Most birders who list, whether it be for a particular patch, county or state, can often be heard saying "I need that for the year" in reference to a particular species. I can certainly relate to this mindset. I sure "needed" a helluva a lot of birds last year when I was doing a Wisconsin Big Year as well as trying to be top eBirder in my home county.  However the exaggerated joy-sorrow dichotomy attached to the "need" for any living creature be it a bird, human being, pet or other animal is enough to make this birder come unglued.  I find it highly unbalanced and about as far away from Zen-birding as one could need a bird, A BIRD!

For me, as 2014 seeps in, I sense a swelling sea change in my birding style.  The "bigness" of 2013 exhausted me.  Furthermore, I ushered in 2014 by spending an embarrassing amount of time and gas on chasing what would have been a Wisconsin and ABA lifer Gyrfalcon. After five attempts, I dipped. I believe it was then I was cured of ever "needing" another bird.

I was contemplating this notion of need-based birding as I strolled the creek corridor at Pheasant Branch Conservancy late morning today, I wondered if I would see my first-of-the-year Yellow-rumped Warbler, but felt at peace with the knowledge I did not need one. I am working on letting go of expectations, to accept what birds may come my way, to ignore the numbers, to ignore others numbers and to recognize the beauty before me.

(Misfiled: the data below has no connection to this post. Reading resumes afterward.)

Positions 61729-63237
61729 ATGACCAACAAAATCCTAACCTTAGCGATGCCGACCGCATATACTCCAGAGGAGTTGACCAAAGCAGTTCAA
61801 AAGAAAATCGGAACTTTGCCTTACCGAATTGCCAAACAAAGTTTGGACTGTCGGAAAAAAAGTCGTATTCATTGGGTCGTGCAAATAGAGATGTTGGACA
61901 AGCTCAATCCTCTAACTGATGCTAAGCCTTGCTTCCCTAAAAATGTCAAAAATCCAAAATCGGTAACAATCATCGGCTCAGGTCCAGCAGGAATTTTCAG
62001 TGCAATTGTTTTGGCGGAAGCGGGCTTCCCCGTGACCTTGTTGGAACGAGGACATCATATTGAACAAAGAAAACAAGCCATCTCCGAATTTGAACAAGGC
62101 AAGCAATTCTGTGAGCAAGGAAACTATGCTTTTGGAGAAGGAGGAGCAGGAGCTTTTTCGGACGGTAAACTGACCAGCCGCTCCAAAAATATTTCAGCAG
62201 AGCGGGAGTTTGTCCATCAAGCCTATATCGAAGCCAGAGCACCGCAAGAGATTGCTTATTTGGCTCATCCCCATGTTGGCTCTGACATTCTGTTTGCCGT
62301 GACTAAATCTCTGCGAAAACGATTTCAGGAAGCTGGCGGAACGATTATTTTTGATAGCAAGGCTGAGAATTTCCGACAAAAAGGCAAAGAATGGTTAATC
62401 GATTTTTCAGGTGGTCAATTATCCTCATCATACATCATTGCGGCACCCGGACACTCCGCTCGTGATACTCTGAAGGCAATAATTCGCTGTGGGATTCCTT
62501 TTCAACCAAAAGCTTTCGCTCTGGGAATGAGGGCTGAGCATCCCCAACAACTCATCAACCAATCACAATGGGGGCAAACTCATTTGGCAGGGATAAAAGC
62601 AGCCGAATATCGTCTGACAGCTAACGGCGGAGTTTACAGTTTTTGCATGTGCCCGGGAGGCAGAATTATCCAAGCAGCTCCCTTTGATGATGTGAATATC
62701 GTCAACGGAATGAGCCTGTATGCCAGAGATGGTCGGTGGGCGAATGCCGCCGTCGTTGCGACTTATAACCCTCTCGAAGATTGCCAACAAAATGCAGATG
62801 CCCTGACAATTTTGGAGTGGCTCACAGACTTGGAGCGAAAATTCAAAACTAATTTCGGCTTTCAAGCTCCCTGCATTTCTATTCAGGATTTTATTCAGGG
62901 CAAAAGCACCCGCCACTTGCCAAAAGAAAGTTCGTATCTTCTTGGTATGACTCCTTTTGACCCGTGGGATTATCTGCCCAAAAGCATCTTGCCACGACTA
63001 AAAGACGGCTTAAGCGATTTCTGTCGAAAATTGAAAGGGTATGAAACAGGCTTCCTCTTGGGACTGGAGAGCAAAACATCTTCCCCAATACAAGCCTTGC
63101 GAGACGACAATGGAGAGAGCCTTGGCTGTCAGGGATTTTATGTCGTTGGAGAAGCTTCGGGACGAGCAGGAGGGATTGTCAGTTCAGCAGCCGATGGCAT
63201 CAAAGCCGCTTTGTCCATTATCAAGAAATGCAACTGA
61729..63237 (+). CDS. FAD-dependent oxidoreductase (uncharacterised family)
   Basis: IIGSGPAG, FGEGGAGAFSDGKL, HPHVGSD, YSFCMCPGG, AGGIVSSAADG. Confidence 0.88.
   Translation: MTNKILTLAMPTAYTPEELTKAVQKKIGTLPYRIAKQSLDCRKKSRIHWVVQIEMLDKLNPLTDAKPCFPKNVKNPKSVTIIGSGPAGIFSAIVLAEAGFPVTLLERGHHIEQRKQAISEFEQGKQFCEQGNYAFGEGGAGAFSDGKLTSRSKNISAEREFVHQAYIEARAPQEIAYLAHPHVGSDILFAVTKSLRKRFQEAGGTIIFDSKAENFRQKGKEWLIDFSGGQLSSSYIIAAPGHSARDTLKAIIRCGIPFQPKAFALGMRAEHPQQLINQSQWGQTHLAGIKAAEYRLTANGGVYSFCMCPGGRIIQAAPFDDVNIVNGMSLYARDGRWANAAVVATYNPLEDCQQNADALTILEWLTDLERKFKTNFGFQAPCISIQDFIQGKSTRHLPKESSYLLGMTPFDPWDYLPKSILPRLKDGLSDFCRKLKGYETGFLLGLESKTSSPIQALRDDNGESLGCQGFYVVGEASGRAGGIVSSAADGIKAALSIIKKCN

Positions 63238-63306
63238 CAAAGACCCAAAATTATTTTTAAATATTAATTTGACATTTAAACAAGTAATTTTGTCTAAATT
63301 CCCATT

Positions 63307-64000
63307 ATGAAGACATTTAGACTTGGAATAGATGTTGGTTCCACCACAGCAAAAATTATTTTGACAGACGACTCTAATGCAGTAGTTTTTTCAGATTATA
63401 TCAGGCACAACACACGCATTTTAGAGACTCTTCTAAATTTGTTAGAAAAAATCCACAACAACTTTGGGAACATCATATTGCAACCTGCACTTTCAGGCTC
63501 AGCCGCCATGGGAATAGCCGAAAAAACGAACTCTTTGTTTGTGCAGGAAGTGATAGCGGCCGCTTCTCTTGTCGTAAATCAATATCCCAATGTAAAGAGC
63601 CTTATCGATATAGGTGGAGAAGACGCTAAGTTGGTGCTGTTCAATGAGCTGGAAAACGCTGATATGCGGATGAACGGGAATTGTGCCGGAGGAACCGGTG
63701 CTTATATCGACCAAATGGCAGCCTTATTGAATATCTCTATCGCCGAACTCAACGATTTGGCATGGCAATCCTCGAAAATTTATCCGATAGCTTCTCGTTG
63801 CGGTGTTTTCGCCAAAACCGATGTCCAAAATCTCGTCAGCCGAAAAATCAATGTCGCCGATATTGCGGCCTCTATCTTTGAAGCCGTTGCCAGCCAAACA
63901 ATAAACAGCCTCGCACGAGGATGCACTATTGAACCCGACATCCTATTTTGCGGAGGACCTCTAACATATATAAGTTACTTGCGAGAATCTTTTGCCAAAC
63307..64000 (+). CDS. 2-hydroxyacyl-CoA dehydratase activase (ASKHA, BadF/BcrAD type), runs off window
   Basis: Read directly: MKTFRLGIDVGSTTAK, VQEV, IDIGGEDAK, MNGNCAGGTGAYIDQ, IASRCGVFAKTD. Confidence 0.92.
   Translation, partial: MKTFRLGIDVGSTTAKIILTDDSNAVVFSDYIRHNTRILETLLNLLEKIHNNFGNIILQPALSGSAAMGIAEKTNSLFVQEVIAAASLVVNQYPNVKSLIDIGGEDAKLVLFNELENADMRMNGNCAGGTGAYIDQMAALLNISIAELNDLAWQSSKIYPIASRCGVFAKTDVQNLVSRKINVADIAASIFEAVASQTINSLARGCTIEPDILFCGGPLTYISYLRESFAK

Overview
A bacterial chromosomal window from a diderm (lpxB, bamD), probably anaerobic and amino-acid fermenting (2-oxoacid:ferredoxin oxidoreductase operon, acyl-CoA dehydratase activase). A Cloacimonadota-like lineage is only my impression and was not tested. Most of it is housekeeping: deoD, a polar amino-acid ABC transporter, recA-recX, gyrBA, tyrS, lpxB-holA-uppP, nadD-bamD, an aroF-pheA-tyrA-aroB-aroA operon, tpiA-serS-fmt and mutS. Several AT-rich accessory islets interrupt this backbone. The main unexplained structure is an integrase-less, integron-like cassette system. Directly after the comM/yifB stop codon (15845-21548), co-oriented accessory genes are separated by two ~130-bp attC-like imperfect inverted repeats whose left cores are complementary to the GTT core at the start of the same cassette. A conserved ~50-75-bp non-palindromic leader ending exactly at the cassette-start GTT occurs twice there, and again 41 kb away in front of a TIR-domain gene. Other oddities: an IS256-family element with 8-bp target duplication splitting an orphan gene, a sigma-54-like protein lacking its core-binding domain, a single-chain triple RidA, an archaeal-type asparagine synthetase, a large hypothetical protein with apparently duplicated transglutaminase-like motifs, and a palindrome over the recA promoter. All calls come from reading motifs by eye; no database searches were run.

The less I expect, the more I come to realize that in nature what might be considered common place or redundant can surprise the senses. As I reflect on the whole concept of "need" I acknowledge I am a work in progress as I experience this world. I believe what I am learning in nature can apply to the greater context of my life.  How grand would it be to abandon all need other than basics required to sustain life? I have been fighting the gravity of need all my life and will continue to do so.

But let's get back to the birds and where I birded today...

I had my camera in tow as the birds in the creek corridor are often quite obliging for photography. While most of the birds I encountered are ones I've been seeing or hearing for the past week, the treasure is in discovering which species will delight me with outstanding looks on any given day. It's always changing.

Birding alone afforded me greater stealth in my observations.  As such I had the experience of birds coming within close range of me as I quietly meandered the paths. Golden-crowned and Ruby-Crowned Kinglets were foraging at my feet.

Golden-crowned Kinglet

 A Winter Wren that alluded me with but a snippet of its call the other day, perched, foraged and sang around me for a good 20 minutes today.

Winter Wren
A resident Downy Woodpecker spent the entire hour or so I was in the corridor excavating its presumed nesting hole, oblivious to my intrusion near its home.  The Carolina Wren's song carried exuberantly along the corridor, though on this day I did not visually locate this resonating songster. The American Crows, as they often are, were displeased with a Red-tailed Hawk flying low in the area.

Red-tailed Hawk and American Crow
Brown Creepers, my favorite among the usual suspects, scaled the trees picking out tiny nutritional nuggets in the crevices of the bark.

Brown Creeper